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In a board game, players have to track how much money is left in the bank, which pieces are in play, how high the water level rises. A deck of cards can keep players from knowing in what order pieces will come into play, dice can generate random outcomes to situations, and players have hands of cards that represent information they keep from the other players, but beyond these basic devices, little information can be hidden from the players, because the players must make sure the rules are being observed by tracking most of the information themselves. In digital games, the computer keeps the rules. Getting your organisation listed in a UK business directory can help to boost your profile.

The computer tracks all the numbers. Digital games therefore have much greater control over what information the players have access to, making video games capable of much greater ambiguity than board or card games.What’s ambiguity good for? Telling stories!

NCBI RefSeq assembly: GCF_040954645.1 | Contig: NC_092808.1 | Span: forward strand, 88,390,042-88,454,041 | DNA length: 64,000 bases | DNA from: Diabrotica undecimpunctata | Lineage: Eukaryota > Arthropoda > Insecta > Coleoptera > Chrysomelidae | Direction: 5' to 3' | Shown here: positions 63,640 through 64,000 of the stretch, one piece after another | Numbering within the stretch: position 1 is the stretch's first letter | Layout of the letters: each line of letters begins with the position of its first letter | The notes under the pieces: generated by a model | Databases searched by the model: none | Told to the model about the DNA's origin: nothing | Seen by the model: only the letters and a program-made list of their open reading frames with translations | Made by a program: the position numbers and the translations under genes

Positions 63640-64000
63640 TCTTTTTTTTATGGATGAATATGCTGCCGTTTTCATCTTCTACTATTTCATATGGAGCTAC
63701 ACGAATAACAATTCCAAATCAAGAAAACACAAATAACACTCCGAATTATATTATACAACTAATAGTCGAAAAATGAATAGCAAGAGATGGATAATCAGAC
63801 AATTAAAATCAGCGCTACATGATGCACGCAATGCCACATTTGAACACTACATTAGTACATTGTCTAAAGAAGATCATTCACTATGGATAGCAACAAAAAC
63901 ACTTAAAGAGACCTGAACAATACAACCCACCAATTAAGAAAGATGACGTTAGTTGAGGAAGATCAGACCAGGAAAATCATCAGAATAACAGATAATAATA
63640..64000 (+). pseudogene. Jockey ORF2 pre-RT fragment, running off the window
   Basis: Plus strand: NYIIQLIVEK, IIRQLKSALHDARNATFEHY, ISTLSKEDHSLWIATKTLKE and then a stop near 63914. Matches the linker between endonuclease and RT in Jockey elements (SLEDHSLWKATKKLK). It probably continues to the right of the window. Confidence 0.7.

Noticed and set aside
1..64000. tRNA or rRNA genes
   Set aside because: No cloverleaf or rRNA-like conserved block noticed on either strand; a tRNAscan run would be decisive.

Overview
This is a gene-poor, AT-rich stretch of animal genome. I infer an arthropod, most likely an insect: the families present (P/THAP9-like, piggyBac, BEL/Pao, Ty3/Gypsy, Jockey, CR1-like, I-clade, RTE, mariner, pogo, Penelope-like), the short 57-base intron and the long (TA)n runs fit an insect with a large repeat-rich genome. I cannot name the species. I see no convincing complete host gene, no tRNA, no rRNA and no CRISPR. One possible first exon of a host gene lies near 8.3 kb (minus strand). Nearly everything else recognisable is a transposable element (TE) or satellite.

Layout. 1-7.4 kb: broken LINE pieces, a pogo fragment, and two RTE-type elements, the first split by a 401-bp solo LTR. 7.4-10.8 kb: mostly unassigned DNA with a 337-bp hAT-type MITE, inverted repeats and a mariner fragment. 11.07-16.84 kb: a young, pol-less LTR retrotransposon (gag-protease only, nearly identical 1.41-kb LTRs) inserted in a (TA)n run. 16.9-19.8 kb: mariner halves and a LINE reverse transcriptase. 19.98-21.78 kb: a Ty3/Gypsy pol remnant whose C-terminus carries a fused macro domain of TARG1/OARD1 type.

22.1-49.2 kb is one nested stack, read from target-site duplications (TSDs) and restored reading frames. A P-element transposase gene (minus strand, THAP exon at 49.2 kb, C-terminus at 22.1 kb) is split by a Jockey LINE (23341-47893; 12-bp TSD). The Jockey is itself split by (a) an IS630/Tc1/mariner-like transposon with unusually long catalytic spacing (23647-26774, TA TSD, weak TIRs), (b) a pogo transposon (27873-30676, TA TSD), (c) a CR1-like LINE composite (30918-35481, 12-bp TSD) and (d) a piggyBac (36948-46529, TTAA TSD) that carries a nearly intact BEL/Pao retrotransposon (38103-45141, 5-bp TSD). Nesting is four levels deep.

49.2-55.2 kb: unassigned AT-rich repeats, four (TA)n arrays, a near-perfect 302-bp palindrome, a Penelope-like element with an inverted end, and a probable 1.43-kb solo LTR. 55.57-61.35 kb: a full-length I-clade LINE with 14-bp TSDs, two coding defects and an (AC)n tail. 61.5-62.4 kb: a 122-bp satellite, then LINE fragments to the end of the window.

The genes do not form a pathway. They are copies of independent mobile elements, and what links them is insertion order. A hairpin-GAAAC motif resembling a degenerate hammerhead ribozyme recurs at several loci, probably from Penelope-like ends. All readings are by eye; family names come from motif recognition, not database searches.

Digital games have great potential for storytelling. The author has a lot of control over the pace at which information is revealed; therefore the author can pace the telling of a story. This is not to say that video game stories are being told as well as they could be. But the format of a video game—which lets rules be changed and introduced over the course of the experience, and which lets the author hide the causes for events and show only the effects—lends itself more easily to an overt, sustained narrative than any physical game format.

Because the rules are kept by the machine, the rules in digital games tend to be more numerous and more subtle. Think of a game like Shigeru Miyamoto and Takashi Tezuka’s Super Mario Bros. Unless you’ve studied the game in great detail on a technical level, you probably don’t know exactly how high Mario can jump relative to the height of the screen, or how fast he accelerates horizontally when he runs.

The interactions between these hidden rules in video games can result in very complex systems without necessarily complicating the game, because the player isn’t required to track and compare all the numbers. For example, imagine the designer creating a situation where there’s a tiny platform with a long pit on either side. Mario has to run to build up the momentum to clear the pit and land on the platform, but instead of stopping there he needs to immediately jump again in order to make the second pit without losing the momentum that will let him cross it. This is a problem that wouldn’t be obvious to someone who had just approached the game.